These are but a few of the legal and moral issues raised by IW theory. Although information itself will not cost lives, denial or subversion of that information may lead to lives lost. It will be important to tomorrow's US military officer that a clear understanding of the legal issues for IW be reached. Rules of engagement must be established prior to conducting an IW campaign. If these limitations are not established by national command authorities, law of the jungle will reign supreme in the conduct of IW.


IW doctrine has significant implications for modern military theory. Under IW, the enemy soldier no longer constitutes a major target. IW will focus on preventing the enemy soldier from talking to his commander. Without coordinated action, an enemy force becomes an unwieldy mob, and a battle devolves to a crowd-control issue. In the not too distant future, computer weapon systems will conduct "software strikes" against the enemy infosphere to disrupt command and control. Targets will be chosen for military, political or economic significance. IW opens new doors throughout the spectrum of conflict to achieve tactical, operational and strategic objectives.

Information warfare is a concept which is only now beginning to make its way through governmental and military circles. The technology currently exists with which to conduct an IW campaign. National leaders must reflect on the implications of this new technology in order to develop coherent policy and rules of engagement. Many legal questions remain unaddressed. Intelligence agencies will have to evaluate the benefit of coordinated "hacking" and "phreaking" to obtain critical intelligence information while maintaining plausible denial of US involvement. Military professionals will have to consider IW's impact on operations. They must plan how best to deliver strikes against an enemy command and control infrastructure and to preserve the integrity of their own infosphere. IW will no doubt become the subject of Capitol Hill budgetary battles as agencies vie to determine which will be top IW dog.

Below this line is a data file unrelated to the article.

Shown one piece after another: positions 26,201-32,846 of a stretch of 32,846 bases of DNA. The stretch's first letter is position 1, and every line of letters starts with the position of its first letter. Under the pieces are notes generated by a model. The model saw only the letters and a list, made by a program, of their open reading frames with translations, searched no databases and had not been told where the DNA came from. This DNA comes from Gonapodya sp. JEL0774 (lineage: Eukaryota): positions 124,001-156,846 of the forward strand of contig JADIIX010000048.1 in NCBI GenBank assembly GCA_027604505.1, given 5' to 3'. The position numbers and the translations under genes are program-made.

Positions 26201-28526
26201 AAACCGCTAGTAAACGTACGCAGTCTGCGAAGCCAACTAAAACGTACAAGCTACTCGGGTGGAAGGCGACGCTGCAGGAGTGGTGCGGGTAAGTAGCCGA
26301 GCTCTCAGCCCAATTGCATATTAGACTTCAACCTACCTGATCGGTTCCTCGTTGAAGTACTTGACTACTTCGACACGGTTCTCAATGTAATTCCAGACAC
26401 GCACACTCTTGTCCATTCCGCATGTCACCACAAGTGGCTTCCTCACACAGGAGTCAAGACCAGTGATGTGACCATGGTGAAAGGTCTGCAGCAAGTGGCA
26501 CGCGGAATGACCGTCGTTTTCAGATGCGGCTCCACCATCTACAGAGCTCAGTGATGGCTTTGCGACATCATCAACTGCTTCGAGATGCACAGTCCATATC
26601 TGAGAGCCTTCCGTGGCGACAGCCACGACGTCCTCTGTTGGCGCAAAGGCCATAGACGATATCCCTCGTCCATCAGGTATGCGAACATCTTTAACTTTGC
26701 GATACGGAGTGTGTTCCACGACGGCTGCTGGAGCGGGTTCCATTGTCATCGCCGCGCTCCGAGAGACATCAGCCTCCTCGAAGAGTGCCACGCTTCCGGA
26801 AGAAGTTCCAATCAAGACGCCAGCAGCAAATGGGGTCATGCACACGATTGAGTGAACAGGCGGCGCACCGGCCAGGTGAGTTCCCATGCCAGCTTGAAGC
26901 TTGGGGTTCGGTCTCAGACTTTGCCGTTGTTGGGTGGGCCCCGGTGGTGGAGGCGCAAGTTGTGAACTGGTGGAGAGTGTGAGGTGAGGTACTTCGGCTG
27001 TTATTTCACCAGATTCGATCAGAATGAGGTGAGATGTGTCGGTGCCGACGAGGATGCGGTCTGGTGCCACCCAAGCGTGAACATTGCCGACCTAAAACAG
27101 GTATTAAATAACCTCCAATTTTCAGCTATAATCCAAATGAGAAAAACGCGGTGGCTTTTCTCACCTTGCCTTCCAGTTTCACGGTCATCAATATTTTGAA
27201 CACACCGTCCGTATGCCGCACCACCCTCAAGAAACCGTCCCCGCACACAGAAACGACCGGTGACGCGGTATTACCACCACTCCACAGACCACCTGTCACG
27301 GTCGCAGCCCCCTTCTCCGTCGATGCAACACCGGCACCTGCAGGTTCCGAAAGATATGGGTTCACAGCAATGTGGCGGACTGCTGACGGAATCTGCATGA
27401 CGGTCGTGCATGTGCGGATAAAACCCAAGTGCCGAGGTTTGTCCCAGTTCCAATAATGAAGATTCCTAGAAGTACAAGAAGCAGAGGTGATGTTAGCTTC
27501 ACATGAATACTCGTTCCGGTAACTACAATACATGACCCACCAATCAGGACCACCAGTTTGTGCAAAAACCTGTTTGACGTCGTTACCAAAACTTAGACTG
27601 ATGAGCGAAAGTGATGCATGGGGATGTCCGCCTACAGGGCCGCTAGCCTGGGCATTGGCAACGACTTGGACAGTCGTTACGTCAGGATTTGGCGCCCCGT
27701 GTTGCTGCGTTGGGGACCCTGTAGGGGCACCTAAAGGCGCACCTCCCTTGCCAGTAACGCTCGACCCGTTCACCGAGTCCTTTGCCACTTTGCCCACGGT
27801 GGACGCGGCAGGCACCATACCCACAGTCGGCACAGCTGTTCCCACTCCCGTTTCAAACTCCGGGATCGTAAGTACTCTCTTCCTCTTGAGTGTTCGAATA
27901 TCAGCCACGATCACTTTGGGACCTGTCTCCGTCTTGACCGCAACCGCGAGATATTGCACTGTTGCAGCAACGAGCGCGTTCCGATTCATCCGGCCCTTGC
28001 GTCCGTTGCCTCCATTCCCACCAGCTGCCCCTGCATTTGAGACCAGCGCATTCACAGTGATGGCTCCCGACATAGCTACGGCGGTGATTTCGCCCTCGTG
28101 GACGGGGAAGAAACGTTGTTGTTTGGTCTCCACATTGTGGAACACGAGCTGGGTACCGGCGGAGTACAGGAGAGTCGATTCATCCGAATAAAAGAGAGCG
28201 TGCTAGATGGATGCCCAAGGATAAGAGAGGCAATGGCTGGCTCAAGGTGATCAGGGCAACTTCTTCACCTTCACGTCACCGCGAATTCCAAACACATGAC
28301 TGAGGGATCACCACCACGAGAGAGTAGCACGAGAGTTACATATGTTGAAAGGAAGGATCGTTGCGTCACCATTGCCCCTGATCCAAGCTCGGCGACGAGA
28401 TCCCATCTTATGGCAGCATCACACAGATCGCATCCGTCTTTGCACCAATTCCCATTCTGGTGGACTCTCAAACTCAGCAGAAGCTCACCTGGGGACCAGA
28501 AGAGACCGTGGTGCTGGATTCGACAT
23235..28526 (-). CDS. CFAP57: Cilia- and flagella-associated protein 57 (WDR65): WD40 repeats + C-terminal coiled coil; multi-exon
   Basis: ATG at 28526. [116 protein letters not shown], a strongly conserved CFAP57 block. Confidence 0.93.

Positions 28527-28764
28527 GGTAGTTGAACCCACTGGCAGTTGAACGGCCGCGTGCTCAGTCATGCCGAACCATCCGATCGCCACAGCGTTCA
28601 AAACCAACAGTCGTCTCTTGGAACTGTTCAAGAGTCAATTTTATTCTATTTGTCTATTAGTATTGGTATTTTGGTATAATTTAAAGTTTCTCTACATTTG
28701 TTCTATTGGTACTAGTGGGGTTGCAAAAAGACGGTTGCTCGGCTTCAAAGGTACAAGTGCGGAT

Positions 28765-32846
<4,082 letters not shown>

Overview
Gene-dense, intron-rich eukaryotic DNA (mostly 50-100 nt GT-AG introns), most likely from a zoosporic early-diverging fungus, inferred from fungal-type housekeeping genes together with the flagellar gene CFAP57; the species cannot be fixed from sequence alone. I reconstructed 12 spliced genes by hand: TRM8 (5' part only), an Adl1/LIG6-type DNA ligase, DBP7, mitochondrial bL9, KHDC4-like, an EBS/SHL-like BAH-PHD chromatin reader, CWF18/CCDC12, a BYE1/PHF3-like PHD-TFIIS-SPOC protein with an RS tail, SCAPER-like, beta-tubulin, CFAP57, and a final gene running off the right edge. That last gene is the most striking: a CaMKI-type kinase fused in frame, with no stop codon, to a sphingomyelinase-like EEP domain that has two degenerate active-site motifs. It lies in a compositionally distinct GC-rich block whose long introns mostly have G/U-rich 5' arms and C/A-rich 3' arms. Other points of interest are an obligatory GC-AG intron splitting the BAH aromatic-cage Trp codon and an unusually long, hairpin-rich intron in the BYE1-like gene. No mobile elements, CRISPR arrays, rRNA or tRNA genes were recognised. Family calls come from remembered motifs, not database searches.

Much more study and discussion must take place before information warfare theory evolves into practical doctrine for planning an IW campaign. IW may either be a revolutionary development, or merely an evolutionary one. What is certain is that IW promises to dramatically impact the way we fight. Individual or group research, thought and discussion of information warfare will benefit those planning for military service in the twenty-first century. ž


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The conclusions and opinions expressed in this document are those of the author cultivated in the freedom of expression, academic environment of Air University. They do not reflect the official position of the U.S. Government, Department of Defense, the United States Air Force or the Air University.

This article has undergone security and policy content review and has been approved for public release IAW AFI 35-101.